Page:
Ask any Baltimore football fan over the age of 35 the significance of the morning of March 29, 1984 and you’ll see their expression change as a flood of memories rushes over their countenance.
Thursday marked the 28th anniversary of Robert Irsay and the Baltimore Colts sneaking out of town in the middle of the night, leaving countless grown men and women — like my father and grandparents — to only sob when learning the news that morning.
(Video package courtesy of WMAR-TV in Baltimore)
Many say they’re over the bitterness of the Colts’ departure while others will take that anger to their graves. And younger fans, such as those of my generation and younger, either aren’t that terribly interested or will never fully grasp the emotions of that night and morning and the days and years that followed.
All of those perspectives are perfectly acceptable as long as the feelings of each person invested in Baltimore football are respected.
It took time, but Baltimore wound up better in the long run as the city secured another team and won a championship before the Indianapolis Colts ever tasted Super Bowl glory. The Ravens have become ingrained in the community as much as a franchise can be in the modern and more lucrative era of professional sports.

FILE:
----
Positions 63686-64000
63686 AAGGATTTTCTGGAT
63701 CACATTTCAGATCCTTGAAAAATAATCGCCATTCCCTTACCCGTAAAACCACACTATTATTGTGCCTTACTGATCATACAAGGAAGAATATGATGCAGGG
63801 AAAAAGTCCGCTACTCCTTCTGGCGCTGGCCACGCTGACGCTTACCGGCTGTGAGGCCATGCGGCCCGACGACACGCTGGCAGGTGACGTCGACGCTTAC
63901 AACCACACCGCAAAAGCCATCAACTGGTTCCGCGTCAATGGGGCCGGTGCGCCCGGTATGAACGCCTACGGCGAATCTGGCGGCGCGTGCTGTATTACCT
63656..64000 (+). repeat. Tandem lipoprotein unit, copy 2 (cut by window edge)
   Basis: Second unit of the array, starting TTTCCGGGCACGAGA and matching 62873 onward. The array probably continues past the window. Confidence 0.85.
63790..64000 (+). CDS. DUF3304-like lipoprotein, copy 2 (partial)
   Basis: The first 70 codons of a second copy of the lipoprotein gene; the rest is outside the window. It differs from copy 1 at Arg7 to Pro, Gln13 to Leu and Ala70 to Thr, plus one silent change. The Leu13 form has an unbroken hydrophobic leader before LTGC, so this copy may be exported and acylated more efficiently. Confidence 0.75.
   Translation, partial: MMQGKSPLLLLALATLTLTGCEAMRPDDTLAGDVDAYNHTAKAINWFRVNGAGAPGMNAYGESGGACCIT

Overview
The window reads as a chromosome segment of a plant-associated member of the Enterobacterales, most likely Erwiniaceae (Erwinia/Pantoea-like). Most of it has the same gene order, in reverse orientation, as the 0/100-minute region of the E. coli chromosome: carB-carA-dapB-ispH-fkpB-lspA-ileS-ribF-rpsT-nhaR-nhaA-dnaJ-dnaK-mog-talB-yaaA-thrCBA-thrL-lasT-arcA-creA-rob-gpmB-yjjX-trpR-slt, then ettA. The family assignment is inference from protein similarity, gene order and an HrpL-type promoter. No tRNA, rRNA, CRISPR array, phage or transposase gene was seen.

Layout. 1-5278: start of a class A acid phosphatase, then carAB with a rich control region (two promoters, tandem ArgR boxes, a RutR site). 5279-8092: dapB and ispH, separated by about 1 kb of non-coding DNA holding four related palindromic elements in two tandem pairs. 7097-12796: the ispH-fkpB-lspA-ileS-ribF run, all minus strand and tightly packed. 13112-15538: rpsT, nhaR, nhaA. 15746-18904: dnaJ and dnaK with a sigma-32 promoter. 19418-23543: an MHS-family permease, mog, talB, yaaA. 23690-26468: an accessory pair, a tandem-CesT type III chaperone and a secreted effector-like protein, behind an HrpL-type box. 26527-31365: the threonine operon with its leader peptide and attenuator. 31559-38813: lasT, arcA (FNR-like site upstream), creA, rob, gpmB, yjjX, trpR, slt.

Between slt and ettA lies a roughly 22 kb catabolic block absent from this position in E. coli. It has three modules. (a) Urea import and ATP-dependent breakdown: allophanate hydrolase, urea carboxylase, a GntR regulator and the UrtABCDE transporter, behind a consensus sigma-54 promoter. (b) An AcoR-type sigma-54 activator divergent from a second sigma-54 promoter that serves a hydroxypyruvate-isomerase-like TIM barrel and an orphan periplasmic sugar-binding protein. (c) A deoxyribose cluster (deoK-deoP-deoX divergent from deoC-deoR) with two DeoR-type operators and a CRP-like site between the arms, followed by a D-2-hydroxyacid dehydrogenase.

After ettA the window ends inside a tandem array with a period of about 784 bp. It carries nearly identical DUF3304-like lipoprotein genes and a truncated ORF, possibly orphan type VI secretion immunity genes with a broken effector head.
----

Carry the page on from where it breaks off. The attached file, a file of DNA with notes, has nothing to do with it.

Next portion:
What I didn’t realize, or perhaps had simply forgotten over the last 16 years, was March 29 also being a more positive day in the history of Baltimore football. Twelve years after those Mayflower trucks pulled out of Owings Mills, Art Modell announced his newly-relocated franchise would be renamed the Ravens — the Marauders and the Americans were the other two finalists — in the first tangible step of establishing a distinct identity for a new NFL team in Baltimore.
The team’s move from Cleveland had been announced several months earlier, but learning the result of a fan poll to name the franchise somehow granted more authenticity to the idea of NFL football once again being played at Memorial Stadium that fall.
A plethora of detailed accounts by more talented, authoritative writers can easily be found, so I don’t feel the need to rehash the circumstances or emotions surrounding each relocation at length.
But I do believe in the importance of remembering and respecting the city’s football heritage, recognizing where we once were and how those events impacted our lives as well as our loved ones, many of whom are no longer with us.
March 29 represents both the darkest day in the history of Baltimore football and part of a new beginning.
And it’s why I’ll remember and think about my father and grandparents a little more than usual on this day.